Former deputy commander of the UN British Battalion in Central Bosnia thinks that the BH Army 3rd Corps used the mujahedin as a special weapon in "psychological warfare" to intimidate the opponent and affect this "will to fight." Colonel Watters states this was the "most intelligent way to fight."

Bryan Watters, witness at the Hadzihasanovic and Kubura trialBryan Watters, witness at the Hadzihasanovic and Kubura trial

British colonel Bryan Watters testified three times over the past few years at trials of HVO political and military leaders and troops accused of crimes against the Bosniak population in the Lasva valley in 1993. At the time of the crimes, Colonel Watters was the deputy commander of the UN British Battalion stationed in Central Bosnia.

Appearing for the fourth time before the Tribunal as a prosecution witness, Watters spoke about the "other side of the coin" in the Croat-Muslim conflict in 1993: crimes prosecutors say were committed against Croat and Serb civilians by BH Army members and the so-called mujahedin. The then-commanders of the 3rd Corps and the 7th Muslim brigade, General Enver Hadzihasanovic and Brigadier Amir Kubura, have been charged with command responsibility for these crimes.

In the estimate of the British colonel, Enver Hadzihasanovic was an "intelligent and capable officer and a better military commander than his Croat opposite number, Tihomir Blaskic," who was the commander of all HVO forces in the Central Bosnia Operative Zone at the time.

Some of the most serious crimes listed in the indictment against Hadzihasanovic and Kubura were committed by the mujahedin. The prosecution is trying to prove that the mujahedin were part of the 7th Muslim Brigade under the command and control of the 3rd Corps. Watters testified that the mujahedin were stationed in Zenica. Unlike other units, they were a "maneuver-type brigade," used to carry out attacks in accordance with orders coming from corps headquarters.

According to Watters, in addition to fighters from Islamic countries, there were BH citizens among the mujahedin. They were characterized by their "strict interpretation of the Koran." They had the reputation of "committed fighters" who "believed in their cause," which – with their political differences and extremist behavior – set them apart from the majority of 3rd Corps personnel. Often, there were clashes between the two.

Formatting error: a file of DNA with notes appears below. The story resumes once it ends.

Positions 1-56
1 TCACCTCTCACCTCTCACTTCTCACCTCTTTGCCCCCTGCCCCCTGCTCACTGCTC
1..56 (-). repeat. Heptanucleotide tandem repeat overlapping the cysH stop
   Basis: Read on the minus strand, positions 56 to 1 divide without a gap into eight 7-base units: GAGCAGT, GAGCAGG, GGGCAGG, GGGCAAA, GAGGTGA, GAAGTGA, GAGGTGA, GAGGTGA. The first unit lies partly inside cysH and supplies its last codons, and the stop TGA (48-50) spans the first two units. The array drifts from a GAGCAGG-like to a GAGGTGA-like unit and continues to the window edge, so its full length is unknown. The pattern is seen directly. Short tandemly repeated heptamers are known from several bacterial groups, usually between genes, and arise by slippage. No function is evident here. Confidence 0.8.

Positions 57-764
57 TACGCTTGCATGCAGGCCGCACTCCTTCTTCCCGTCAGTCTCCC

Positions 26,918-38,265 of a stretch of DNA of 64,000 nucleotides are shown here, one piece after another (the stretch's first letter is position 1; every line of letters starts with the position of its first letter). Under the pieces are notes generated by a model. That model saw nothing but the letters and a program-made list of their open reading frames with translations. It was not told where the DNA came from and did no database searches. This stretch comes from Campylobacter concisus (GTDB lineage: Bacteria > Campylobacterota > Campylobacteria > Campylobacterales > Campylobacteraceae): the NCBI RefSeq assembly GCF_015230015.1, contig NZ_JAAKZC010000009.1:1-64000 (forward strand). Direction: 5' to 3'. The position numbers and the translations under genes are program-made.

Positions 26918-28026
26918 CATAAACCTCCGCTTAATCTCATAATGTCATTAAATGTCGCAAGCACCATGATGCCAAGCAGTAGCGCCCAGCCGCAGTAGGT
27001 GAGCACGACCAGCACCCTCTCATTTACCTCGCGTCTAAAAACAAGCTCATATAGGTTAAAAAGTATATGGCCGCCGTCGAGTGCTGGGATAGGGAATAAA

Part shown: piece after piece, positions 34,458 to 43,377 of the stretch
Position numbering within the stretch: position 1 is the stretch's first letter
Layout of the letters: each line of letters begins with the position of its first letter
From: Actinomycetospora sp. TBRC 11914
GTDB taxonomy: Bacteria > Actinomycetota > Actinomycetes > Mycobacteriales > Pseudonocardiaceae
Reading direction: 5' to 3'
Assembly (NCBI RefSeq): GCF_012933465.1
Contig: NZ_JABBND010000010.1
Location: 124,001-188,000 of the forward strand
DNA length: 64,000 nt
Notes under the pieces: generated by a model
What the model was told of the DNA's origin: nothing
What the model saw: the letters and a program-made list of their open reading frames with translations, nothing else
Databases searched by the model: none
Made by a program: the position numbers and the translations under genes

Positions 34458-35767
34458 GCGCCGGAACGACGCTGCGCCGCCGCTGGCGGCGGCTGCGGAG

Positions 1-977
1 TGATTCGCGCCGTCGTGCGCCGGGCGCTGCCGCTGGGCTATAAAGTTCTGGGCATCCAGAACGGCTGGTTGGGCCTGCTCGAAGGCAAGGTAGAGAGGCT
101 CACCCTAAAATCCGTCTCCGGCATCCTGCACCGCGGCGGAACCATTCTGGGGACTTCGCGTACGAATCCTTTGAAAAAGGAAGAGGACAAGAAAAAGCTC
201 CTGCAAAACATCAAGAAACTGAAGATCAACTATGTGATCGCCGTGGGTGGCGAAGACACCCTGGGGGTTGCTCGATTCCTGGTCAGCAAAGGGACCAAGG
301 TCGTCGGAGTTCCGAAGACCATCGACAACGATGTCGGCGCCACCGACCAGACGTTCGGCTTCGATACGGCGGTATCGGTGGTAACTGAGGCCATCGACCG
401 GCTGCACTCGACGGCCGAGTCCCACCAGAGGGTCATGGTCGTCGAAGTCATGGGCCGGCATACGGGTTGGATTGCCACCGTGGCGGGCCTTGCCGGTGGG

It is interesting to note that the British Colonel said the 3rd Corps used the mujahedin as a kind of a special weapon in "psychological warfare" to intimidate the opponent and affect his "will to fight." To this end, there were rumors that the mujahedin were holding many positions in Central Bosnia, although, in Watters's estimate, they could not have been everywhere. The British colonel stated that this was the "most intelligent way to fight."

During the cross-examination of Colonel Watters, Sarajevo defense lawyer Edina Residovic emphasized "facts from the evidence" pointing out that the mujahedin were not under the command of the 3rd Corps and that General Hadzihasanovic had taken necessary and reasonable measures to solve the problem of foreign fighters. She quoted, among other things, from a document showing that on 13 June 1993, Hadzihasanovic informed the BH Army Command that there was a "group of foreign nationals and local Bosniaks who are not part of the BH Army and who conduct operations in contravention of the laws and customs of war." Hadzihasanovic demanded that the problem be solved, not wanting to bear responsibility for their actions and warning that attempts to disarm the mujahedin would mean the opening of a third front.

Colonel Watters replied that on the basis of those facts, one could conclude that Hadzihasanovic did indeed take measures to solve the mujahedin issue.

In re-direct, the prosecutor asked the British colonel if in the first half of 1993, the BH Army had the military wherewithal to fight the few mujahedin there were. Watters responded that the Army did have the "physical capability" to do so, but that such a development would have led to a breach with the Muslim population, inflicting considerable damage to the Army in moral terms. Had they started such an engagement, the British colonel concluded, "another front would have been opened," in addition to the existing fronts with the Bosnian Croats and Serbs, "since among the mujahedin, there were local Bosniaks, not only foreign fighters."